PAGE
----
I am no stranger to living by a loud annoying bar/club. So when I noticed a bar next to my new apartment building I didn’t balk. However, it would seem that dealing loud, trashy bars is my karma.
This one is even worse than the last -- which was named Saloon -- because Saloon was only open late on Friday and Saturday nights. I would have to keep my a/c on those nights or my windows tightly closed with a sound machine on to drown out the noise.
However this one is open until 4 a.m. nightly. Also when it is warm the front of the bar is completely open so I can hear the awful music wafting upstairs. There’s nothing like being awakened at 2 a.m. to Call Me Maybe. Still, I understand this is one of the perils of living on a major avenue and I sucked it up.
That was until the club’s own male employees (bouncers, I'm guessing) started standing next to the bar, literally under my window, gabbing all night. To keep from boredom, their hours-long conversations would meander from talking about women (a.k.a. bitches) to friends to music.
Their voices—thick New York accents—would be grating even in the daylight, but became more so at the witching hour.
I’d find myself starting to dream about what they were saying. One night as annoying bar employee number one said, “I’d put a cap in his ass…” I began dreaming I was on a subway that was being held up by two warring gangs. I shivered in my seat trying not to get caught in the crossfire. As the shots rang out (I’m sure in reality it was the sound of a truck barreling down Tenth Avenue…) I woke.
I got out of bed and stood at my window (my fire escape prevents me from looking down to see the culprits) and in my sleep deprived delirium I thought about shouting down, “Shut the fuck up or I’ll put a cap in both of your asses.”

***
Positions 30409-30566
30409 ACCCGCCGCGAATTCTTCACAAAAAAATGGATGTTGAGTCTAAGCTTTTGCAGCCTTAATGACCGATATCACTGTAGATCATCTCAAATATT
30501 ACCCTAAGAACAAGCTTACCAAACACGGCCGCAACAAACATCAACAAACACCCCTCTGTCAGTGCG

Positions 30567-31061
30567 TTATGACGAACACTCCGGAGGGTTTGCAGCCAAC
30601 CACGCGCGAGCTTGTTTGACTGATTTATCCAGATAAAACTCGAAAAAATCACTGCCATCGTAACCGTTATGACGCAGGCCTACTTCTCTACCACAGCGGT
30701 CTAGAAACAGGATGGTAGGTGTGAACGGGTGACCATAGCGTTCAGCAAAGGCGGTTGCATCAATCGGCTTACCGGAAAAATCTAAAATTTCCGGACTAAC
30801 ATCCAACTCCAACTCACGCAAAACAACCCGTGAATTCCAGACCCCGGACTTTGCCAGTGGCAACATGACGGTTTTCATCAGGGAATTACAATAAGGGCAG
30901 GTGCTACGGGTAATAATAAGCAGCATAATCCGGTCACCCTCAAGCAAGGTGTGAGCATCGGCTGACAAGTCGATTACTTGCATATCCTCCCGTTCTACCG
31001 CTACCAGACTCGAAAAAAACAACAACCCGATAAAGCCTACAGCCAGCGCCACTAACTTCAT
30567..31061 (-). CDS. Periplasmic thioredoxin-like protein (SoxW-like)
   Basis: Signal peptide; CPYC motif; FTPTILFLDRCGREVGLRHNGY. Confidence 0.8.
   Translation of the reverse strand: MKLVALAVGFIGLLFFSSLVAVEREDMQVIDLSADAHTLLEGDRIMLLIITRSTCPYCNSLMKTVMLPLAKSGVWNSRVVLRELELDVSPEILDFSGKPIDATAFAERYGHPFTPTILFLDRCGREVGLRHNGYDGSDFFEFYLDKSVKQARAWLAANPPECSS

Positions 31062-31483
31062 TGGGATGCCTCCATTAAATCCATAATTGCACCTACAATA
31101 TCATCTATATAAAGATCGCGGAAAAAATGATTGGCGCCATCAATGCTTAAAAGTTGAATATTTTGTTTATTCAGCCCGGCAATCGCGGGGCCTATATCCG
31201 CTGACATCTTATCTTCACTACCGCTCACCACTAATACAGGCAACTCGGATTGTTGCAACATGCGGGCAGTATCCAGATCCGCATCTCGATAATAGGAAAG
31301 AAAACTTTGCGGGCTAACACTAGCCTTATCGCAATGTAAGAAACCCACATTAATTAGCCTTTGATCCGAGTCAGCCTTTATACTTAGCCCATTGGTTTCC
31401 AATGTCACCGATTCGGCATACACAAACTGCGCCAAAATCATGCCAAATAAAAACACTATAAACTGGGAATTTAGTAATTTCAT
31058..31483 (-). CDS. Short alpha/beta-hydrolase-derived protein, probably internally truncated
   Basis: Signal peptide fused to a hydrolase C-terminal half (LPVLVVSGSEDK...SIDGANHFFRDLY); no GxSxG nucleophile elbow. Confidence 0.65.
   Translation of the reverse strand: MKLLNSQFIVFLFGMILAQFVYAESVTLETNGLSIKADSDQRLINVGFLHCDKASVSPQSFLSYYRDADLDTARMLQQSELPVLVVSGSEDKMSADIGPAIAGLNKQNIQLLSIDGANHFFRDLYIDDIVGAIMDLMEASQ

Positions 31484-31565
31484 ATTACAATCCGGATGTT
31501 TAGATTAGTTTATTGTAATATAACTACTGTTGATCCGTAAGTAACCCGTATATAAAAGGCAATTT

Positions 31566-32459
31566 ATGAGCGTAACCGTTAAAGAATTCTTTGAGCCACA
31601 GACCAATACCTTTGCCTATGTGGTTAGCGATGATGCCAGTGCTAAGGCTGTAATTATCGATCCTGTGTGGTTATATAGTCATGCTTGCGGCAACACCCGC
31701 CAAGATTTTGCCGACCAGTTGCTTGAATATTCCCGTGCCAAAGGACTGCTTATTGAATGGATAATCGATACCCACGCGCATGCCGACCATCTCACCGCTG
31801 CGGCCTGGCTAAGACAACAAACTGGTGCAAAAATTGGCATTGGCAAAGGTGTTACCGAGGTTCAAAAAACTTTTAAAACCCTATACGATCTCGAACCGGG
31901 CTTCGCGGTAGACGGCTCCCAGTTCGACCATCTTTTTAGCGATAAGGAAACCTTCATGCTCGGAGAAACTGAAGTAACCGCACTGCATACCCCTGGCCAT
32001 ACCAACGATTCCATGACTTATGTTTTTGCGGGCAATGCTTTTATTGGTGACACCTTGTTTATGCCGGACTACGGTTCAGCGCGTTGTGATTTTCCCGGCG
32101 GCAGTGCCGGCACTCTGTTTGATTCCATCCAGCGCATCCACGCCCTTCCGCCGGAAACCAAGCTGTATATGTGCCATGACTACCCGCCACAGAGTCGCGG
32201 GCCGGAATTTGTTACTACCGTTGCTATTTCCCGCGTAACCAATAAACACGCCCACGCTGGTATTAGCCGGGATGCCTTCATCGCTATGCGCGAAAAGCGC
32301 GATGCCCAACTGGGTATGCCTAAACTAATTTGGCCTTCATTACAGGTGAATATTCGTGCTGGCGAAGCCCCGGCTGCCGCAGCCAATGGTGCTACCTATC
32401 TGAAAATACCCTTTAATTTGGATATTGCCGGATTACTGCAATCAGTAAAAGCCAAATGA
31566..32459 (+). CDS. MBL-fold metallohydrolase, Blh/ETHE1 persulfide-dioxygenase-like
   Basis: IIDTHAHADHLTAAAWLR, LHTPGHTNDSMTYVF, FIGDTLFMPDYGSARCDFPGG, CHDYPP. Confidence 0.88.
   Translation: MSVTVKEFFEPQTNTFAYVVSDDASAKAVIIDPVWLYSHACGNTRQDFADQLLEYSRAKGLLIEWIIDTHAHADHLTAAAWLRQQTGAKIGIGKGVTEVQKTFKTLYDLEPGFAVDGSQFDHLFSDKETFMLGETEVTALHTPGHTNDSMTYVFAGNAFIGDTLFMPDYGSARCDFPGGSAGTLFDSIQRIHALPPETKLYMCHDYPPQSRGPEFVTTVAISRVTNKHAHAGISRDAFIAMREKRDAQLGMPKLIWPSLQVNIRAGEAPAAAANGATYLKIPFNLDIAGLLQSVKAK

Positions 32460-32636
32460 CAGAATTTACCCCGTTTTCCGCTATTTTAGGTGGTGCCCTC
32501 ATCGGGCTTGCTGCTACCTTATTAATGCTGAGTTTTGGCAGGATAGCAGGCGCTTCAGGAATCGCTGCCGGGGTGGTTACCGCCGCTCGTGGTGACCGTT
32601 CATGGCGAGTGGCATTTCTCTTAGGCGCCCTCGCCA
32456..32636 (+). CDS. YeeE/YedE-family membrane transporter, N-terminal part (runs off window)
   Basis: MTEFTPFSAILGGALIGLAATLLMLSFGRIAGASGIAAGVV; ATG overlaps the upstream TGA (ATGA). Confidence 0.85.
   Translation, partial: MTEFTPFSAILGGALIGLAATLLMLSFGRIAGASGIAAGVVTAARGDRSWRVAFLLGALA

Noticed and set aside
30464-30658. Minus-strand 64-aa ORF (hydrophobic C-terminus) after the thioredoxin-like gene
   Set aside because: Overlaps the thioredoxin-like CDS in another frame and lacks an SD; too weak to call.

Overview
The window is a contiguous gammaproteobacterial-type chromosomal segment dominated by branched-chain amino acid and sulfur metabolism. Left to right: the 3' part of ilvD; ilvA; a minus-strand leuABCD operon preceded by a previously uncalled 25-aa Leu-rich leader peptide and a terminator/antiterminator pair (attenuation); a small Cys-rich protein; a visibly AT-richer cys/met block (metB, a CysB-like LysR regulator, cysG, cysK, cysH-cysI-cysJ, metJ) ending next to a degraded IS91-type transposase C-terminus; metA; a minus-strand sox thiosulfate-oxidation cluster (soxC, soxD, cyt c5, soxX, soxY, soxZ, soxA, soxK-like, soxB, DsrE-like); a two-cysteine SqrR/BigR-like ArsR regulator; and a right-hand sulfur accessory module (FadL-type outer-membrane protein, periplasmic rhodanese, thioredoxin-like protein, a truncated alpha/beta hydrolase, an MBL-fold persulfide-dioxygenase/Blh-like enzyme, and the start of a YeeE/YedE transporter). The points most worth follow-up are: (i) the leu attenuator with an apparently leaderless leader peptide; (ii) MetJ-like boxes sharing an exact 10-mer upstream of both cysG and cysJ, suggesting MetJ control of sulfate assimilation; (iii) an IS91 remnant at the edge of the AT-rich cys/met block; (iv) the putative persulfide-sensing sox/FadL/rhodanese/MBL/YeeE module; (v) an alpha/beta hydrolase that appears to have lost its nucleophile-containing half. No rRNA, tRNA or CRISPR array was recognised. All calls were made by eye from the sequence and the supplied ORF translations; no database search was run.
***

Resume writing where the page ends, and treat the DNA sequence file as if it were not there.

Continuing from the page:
Find Your Next Home
But then I thought better of it. I then thought of pouring a pail of water on both and ducking inside as if I were living a sitcom. Isn’t that what Lucille Ball would do if Ricky was out on tour? I did neither and got back into bed now listening to them talk about the asses on some bitches. I drifted off into another feverish sleep sure I was thrust into a rap video.
The next morning, still not refreshed, I Googled the bar to see if there was anything interesting I should know or if there was any mention of noise complaints. I quickly saw there was a place to email an anonymous comment to the bar.
I wrote one explaining I have lived in NYC for 15 years and am no stranger to noise and have even lived by a loud bar before. I understood there was no way to control drunken patrons from gathering outside to smoke or chat.
However, what I could not abide by was that the patrons were relatively respectful and quiet, their voices nothing more than a dull mumbling most nights that I could easily mentally drown out, but the bar’s own employees were the ones causing the most ruckus.
Surely they were getting paid to keep their eyes on the sometimes rowdy patrons and not talk for hours straight about big bootied females and gun culture. The topper is they were not standing in front of the bar—they had been standing to the side of it, directly under my window.
I got a quick, very nice response from a woman who works at the bar which said they would be spoken to and advised to refrain from standing under my building's windows and to also speak in low tones if they had time to kill.
It worked! The next night it was blissfully quiet aside from the occasional smoker’s cough or drunken girl squealing for a cab.
Then summer came and the a/c blocked out any noises.
But it is now too cold for the a/c and too hot to keep the windows sealed and the bouncers have begun verbally bouncing once again. It is driving me mad and it may be time, once again, to write a harshly worded STFU letter.
Also by Kelly Kreth: